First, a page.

A Message for the "Coalition for Access, Affordability and Success"
In theory, moving away from standardized tests is a good thing. Ratcheting up the admissions arms race is not.
Two stories in my news:
“More than 100 college counselors at Jesuit high schools urge group seeking to reform admissions process to rethink its plans and push back scheduled start for new system.”
“A new national survey of freshmen found that 50 percent of them reported feeling stressed most or all of the time and 36 percent did not feel as if they were in control of managing the stress of day-to-day college life.”
I couldn't help but see these stories as related.
The college counselors are concerned about a plan from the Coalition for Access, Affordability and Success to transition to a new system for college admissions where students create “virtual college lockers” that can “store academic work, nonacademic work, diaries, photos, art or anything that represents their growth as students.”
These materials could be made available to admissions committees and either replace or supplement traditional criteria like GPAs or test scores.
The counselors are concerned about starting the college admission process as early as ninth grade. In their words:
“Concern/anxiety over the placement of content that is stored in the locker will detract students from learning for learning’s sake instead of positioning oneself. The heightened scrutiny with which these documents will be assessed will devolve from what a positive high school educational experience can encompass into a competitive ‘stepping-stone’ mentality that will affect every decision within these formative years.”
These concerns are well-founded since students are already living in a culture that puts unreasonable pressure on their performance in school and how it may impact their choice of college and their post-collegiate futures. If we’re talking about children of privilege, ask any high school senior or first year college student about the laundry list of organizations and activities they joined for the sole purpose of looking good to a college.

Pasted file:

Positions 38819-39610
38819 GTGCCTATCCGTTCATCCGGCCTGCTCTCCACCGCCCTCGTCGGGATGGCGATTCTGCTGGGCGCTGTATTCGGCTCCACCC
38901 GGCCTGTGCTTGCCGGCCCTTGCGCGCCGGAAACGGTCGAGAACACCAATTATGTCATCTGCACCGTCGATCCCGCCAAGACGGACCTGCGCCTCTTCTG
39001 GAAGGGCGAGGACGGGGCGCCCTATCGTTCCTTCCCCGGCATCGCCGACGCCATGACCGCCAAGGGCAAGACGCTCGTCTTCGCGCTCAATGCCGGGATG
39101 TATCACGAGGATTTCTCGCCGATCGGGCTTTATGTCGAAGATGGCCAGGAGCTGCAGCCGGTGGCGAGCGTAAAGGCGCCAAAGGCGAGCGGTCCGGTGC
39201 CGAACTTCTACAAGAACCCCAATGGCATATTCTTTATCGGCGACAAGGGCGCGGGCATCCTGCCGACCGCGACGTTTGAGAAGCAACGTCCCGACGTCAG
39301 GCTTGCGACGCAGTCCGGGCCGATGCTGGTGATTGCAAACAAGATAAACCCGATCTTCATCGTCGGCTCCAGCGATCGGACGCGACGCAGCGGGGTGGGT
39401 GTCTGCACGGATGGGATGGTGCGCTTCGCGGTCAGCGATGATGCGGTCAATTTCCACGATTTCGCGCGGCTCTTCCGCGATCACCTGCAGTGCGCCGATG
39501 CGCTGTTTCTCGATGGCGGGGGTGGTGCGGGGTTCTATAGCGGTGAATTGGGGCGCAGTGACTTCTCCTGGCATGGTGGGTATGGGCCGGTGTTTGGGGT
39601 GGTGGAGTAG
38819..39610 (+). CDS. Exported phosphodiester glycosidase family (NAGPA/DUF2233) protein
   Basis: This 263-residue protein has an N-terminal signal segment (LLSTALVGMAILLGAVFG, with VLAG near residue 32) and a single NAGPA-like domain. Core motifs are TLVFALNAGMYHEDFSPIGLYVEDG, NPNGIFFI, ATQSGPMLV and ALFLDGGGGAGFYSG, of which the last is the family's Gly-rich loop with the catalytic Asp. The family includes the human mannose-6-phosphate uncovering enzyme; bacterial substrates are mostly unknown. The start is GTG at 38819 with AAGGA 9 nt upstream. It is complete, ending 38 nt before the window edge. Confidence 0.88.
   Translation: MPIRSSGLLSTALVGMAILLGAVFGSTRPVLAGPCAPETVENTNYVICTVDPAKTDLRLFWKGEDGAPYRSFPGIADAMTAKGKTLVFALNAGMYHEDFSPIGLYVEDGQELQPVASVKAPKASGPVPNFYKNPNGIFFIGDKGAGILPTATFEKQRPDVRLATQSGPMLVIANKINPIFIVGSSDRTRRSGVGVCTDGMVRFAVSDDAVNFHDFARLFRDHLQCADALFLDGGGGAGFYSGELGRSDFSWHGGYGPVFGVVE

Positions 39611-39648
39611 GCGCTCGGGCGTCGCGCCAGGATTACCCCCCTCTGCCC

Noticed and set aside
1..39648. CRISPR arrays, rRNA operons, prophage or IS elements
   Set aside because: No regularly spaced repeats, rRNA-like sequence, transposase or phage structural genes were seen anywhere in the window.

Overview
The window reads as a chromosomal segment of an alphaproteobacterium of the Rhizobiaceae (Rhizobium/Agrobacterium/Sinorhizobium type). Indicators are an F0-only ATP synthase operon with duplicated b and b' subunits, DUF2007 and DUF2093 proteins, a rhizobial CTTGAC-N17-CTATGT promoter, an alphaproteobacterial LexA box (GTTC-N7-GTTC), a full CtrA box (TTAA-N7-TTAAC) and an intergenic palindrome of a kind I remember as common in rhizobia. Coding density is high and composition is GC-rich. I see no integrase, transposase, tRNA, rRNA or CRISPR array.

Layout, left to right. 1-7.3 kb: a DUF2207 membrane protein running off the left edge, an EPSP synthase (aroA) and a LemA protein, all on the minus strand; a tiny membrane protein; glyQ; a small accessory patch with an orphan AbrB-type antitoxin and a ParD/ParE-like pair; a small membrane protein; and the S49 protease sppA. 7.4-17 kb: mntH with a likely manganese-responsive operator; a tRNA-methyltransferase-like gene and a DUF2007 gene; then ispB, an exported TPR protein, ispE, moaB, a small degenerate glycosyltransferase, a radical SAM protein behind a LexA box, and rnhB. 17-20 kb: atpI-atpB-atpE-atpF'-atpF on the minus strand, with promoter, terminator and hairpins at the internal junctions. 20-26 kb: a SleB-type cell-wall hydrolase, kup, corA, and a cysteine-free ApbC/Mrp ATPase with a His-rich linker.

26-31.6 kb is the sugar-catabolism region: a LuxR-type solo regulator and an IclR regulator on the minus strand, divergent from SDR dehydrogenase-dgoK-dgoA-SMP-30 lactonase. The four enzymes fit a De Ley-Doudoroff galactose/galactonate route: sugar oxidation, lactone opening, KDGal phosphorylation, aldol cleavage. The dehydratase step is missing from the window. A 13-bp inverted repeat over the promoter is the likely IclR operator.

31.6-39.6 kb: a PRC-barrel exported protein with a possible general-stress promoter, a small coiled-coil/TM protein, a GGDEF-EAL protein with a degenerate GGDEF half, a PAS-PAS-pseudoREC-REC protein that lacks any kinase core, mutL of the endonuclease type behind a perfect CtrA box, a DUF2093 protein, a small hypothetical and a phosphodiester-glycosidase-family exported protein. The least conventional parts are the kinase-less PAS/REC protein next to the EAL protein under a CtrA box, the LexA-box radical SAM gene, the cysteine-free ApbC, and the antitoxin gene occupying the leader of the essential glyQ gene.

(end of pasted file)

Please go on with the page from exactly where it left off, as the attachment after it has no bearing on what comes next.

The “virtual college locker” is an invitation to stuff that thing to the brim with experiences the students find generally meaningless, but which they believe make them look attractive to admissions committees.
It is common to charge that the current generation of young people are “coddled,” that their parents are too quick to bail them out of trouble or go overboard when it comes to providing support.
For sure, if you talk to students you will hear tales of parents concocting fake excuses for unstudied-for tests, or the hiring of coaches for Spanish, or calculus or the SAT’s, or even harassing teachers and administrators for every last GPA point. But rather than condemning parents, I question a culture that has people believing these sorts of behaviors are necessary for their children’s future well-being. Read Madeline Levine’s The Price of Privilege, or William Deresciewicz’s Excellent Sheep and listen to the testimony of the young people themselves and see what kind of pressure they believe they’re under to perform at the far end of the bell curve all the time.
Those of us on the other side may pooh-pooh these worries, but it is important to remember that we are on the other side. They are in the midst of it, and it apparently feels awful and is doing demonstrable harm.
While I respect the principle behind the coalition’s initiative, that we should be assessing applicants on something other than standardized test scores, as the high school counselors recognize, without much more thought, the inevitable result will be to simply add an additional dimension to the higher ed admissions arms race.
Additionally, this is a race that those children of privilege will inevitably win, defeating one of the core purposes of the coalition’s initiative, to extend opportunity to the less advantaged. As presently conceived, we’re simply looking at another dimension that can be gamed with more coaching, more consulting, more, more, more.